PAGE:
Tame Impala @ The Loft with Stardeath and the White Dwarfs and Kuroma

3:48 am by

Tame Impala

I knew it was going to be a great night before I even entered The Loft, but more on that later. This particular evening, I went to The Loft to see the headlining band Tame Impala. There were also two solid opening acts that I wanted to catch as well – Stardeath and the White Dwarfs and Kuroma. I would say that all three bands have a psychedelic rock sound, but it’s as if they’re influenced from different decades. Tame Impala would be more of the 60’s/70’s, Stardeath is more modern, and Kuroma would be the 80’s.

 

Sausage and Wayne
Words by Melissa “Sausage” Cox. Photos by Jack “Huevos” Stewart.

So, how did I know it was going to be an incredible night? I was walking up to The Loft with a few of my friends, and saw Wayne Coyne, lead singer of The Flaming Lips and personal rock hero of mine, outside hanging out. I said hello to him, while totally geeking out internally. He stopped us and chatted with us for a bit and then asked if we had tickets to the show. I did, but some of my friends did not. He ended up giving us two tickets he had. We also found out that he just returned from Japan and bought a sweet jacket there. Details that have nothing to do with the show I know, but just shows what a cool guy he is. I saw him a few additional times that night, and he was so nice and cordial to me and all the other adoring fans who wanted photos with him and to talk to him. Even to the guy that went up to him and stood really close and said, “Oh man, I’m tripping balls right now. This shit is crazy.” Wayne’s response was to laugh and say, “Man what did you take and how much?”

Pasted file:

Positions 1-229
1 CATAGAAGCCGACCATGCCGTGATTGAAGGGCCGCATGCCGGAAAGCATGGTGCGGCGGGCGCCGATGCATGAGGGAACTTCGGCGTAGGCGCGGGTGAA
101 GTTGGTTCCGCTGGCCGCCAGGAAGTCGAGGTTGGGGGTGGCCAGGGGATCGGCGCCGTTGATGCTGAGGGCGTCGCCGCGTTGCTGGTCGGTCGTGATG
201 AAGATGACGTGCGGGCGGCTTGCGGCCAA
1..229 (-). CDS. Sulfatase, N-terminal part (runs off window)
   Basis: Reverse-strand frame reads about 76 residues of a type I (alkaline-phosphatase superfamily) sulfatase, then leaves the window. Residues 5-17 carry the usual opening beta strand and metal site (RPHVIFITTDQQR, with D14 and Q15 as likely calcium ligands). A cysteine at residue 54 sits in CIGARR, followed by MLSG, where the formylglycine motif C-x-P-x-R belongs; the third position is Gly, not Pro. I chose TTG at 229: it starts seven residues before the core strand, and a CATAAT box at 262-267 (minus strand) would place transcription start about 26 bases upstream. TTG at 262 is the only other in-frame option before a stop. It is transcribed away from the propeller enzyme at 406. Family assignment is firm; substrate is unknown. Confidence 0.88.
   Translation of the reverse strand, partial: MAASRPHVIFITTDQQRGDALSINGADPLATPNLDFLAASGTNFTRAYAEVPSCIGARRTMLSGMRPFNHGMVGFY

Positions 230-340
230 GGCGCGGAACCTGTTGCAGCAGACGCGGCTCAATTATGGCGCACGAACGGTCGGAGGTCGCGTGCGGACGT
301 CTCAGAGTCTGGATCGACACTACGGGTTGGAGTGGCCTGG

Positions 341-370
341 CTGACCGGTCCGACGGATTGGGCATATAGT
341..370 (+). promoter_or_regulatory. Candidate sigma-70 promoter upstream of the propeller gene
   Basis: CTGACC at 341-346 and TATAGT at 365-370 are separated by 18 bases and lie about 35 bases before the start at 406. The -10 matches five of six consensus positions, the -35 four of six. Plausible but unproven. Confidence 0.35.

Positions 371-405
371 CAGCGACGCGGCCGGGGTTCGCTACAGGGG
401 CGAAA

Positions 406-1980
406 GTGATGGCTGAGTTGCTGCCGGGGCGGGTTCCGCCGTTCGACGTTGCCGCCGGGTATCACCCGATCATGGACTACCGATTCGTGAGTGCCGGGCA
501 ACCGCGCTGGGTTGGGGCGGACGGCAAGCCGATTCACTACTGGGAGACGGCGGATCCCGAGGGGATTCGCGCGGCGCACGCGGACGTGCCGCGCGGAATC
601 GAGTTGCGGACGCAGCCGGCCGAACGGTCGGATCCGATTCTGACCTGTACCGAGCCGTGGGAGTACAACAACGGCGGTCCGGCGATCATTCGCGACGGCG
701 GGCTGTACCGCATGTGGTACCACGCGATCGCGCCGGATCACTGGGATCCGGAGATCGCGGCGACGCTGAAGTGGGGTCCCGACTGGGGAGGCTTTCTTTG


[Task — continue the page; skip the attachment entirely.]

Kuroma

I walked in as Kuroma played their first song. I spent the first few songs trying to contain myself after my interaction with my new BFF, Wayne. Kuroma’s front man and founder is Hank Sullivant, who formerly was in The Whigs, and was also a touring guitarist for MGMT. My first impression of Hank was that he looked kind of like a hipster David Spade in the SNL “Van Down By The River” sketch days. He was the only one playing a guitar – there were 2 other keyboardists and a drummer. The guitar was still able to fill the space really well, and he had some great solos. The last song started with just him and minimal keyboard, but then the rest of the band picked up. It was a great ending to their set.

 

Stardeath and the White Dwarfs

The second band was Stardeath and the White Dwarfs, and was the reason that Wayne Coyne was there. Other than the fact that they have a great name, the lead singer, Dennis Coyne, is his nephew. As you might expect, he definitely has some of Wayne’s showmanship. He walked out with a fringed shirt, giant furry boots, and stood with his back to the crowd until his band hit the big opening note, the lights came on, and he stuck his arms out showcasing the full power of his fringed sleeves. It was a great moment. I must say that the band is legit, and walked away remembering and enjoying their performance more than any of the three bands I saw that evening. They have some of that rough and raw sound that you hear from bands like The Black Keys, but also have a jam band style, which reminded me slightly of The Mars Volta (but more grounded). In fact, Dennis left the stage quite a few times and just let the band play. I heard one of the best bass solos I heard all year on one of their songs. Also, Dennis busted out the theremin at one point – always a treat. They sold a 7” at the show that Wayne drew the artwork for. It definitely had a naked lady on it.